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Moving branches could reduce inequity

One of the criticisms of Evanston’s current branch library system is that it provides no easily accessible service for residents on the city’s west and southwest sides.

But the city’s budget crunch has cut off serious discussion of adding additional branches to the system.

One of the criticisms of Evanston’s current branch library system is that it provides no easily accessible service for residents on the city’s west and southwest sides.

But the city’s budget crunch has cut off serious discussion of adding additional branches to the system.

So, Evanston Now decided to take a look at what would happen if, instead of adding branches, the city chose to relocate the current ones.

We haven’t found much data to suggest how big an area other communities estimate their branch libraries should serve. But we did locate one report, from Windsor, the Canadian city just across the river from Detroit, Mich., that says its library board strives to locate a branch within about 1.25 miles, or a 20-minute walk, from each resident.

We then plotted 1.25-mile radius circles around each of the city’s current library branches on a map of Evanston.

Grey circles show 1.25 mile radius around current Evanston libraries.

The map shows that the west and southwest sections of town, and a portion of northwest Evanston, fall outside the 20-minute-walk-to zones.

Then, as an example of a possible alternative approach, we adjusted the map to show what the coverage would look like if the north branch were moved to the location of the Evanston Ecology Center at Bridge Street and McCormick Boulevard and if the south branch were relocated to the current site of the Evanston Township offices at Main Street and Dodge Avenue.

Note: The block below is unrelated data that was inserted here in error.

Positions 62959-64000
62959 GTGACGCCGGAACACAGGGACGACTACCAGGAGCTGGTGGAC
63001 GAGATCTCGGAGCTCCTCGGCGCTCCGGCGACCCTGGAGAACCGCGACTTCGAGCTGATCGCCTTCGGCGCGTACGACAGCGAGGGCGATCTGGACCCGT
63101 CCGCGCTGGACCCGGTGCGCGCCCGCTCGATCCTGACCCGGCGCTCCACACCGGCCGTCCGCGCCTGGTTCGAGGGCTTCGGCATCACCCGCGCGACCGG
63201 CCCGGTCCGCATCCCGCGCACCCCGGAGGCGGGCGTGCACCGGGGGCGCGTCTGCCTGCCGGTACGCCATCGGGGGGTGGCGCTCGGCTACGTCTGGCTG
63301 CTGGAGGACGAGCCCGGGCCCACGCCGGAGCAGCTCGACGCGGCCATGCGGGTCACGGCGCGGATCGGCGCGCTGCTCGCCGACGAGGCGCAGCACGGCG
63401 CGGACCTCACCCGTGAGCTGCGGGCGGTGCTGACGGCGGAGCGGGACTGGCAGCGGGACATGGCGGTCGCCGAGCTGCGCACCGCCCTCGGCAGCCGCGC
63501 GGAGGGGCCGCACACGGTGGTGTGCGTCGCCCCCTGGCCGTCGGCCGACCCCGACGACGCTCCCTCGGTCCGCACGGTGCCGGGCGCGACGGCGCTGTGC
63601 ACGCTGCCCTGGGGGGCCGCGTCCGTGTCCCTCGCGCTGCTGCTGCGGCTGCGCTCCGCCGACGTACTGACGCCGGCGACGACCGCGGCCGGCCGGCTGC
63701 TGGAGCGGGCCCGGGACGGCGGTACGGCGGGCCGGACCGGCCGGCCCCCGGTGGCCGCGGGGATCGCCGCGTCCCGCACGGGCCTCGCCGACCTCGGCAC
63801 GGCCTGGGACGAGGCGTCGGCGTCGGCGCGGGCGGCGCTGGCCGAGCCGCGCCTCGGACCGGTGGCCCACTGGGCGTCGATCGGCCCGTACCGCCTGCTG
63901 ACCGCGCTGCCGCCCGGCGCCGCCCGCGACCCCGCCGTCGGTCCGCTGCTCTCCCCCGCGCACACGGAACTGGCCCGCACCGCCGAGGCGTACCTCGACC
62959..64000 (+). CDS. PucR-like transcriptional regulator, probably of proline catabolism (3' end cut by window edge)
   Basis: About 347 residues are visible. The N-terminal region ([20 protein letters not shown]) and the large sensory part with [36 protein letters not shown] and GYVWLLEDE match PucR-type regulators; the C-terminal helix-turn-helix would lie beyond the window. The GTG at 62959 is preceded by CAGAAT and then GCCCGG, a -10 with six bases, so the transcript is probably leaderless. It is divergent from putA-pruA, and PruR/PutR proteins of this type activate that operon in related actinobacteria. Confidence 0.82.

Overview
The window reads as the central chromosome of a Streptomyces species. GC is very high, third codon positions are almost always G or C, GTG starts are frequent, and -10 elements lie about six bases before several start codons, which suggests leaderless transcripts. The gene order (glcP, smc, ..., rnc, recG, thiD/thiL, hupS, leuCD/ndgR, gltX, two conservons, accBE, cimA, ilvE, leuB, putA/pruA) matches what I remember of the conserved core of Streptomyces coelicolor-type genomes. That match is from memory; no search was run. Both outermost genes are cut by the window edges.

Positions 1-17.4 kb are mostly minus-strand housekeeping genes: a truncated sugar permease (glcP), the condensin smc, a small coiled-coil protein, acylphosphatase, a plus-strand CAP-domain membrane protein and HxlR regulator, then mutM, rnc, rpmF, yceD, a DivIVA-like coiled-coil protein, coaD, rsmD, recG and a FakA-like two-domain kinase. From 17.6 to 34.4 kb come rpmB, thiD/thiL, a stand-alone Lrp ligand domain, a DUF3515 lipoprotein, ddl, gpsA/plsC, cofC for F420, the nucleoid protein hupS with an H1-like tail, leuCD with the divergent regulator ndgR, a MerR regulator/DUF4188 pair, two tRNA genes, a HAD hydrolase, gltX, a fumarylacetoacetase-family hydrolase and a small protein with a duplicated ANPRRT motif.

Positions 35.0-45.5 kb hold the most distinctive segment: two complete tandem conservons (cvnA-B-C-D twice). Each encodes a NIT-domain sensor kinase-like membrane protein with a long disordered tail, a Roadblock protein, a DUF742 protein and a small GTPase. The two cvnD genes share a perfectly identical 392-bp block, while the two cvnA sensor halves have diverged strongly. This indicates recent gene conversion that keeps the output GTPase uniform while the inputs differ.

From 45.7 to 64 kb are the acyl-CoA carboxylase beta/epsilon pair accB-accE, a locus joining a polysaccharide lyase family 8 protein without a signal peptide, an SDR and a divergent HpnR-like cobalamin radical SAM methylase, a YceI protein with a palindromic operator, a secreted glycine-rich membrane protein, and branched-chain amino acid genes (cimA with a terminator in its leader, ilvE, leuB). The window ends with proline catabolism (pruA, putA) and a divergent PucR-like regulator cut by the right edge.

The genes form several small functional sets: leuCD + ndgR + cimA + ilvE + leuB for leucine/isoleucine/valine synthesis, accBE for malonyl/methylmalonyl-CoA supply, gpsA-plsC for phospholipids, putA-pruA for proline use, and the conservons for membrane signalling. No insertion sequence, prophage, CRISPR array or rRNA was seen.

Walk-to library zones if branches were moved.

We chose the alternative north branch location because the city has a long term lease on the Ecology Center site from the Metropolitan Water Reclamation District and sale of the city-owned current north branch site could generate capital funds for a library addition to the Ecology Center. It would also place a prime commercial district property back on the tax roles. We also imagine that the city might achieve some staffing efficiencies by sharing staff between a new branch library and the Ecology Center.


The Evanston Ecology Center.

We chose the alternative south branch location because the city is hoping to move the township offices to the Civic Center as a cost-cutting move, but the township has several years left on the current building’s lease. We also understand that tentative plans for rebuilding the Robert Crown Center across the intersection from the township offices may include space for a branch library, which might be ready by the time the lease on the township offices expires.


The Evanston Township offices.

As seen from the map, the relocation would eliminate the service area gaps that have existed on the west and southwest sides as long as Evanston has had branch libraries.

It would somewhat reshape, without substantially enlarging, the existing gap in northwest Evanston.

It would create new gaps in southeast Evanston and far northeast Evanston. But we suspect that the ready access to the el from those neighborhoods somewhat ameliorate the service gaps, by making it relatively easier for residents of those neighborhoods to reach the downtown library. In addition part of the gap zone in southeast Evanston is occupied by Calvary Cemetery, which doesn’t generate any demand for library services.

An alternative south branch location somewhat further east along Main Street — perhaps at the site of the park at Main Street and Ridge Avenue — would provide more complete coverage of the southern portion of town, but would require an immediate capital investment in a new structure.

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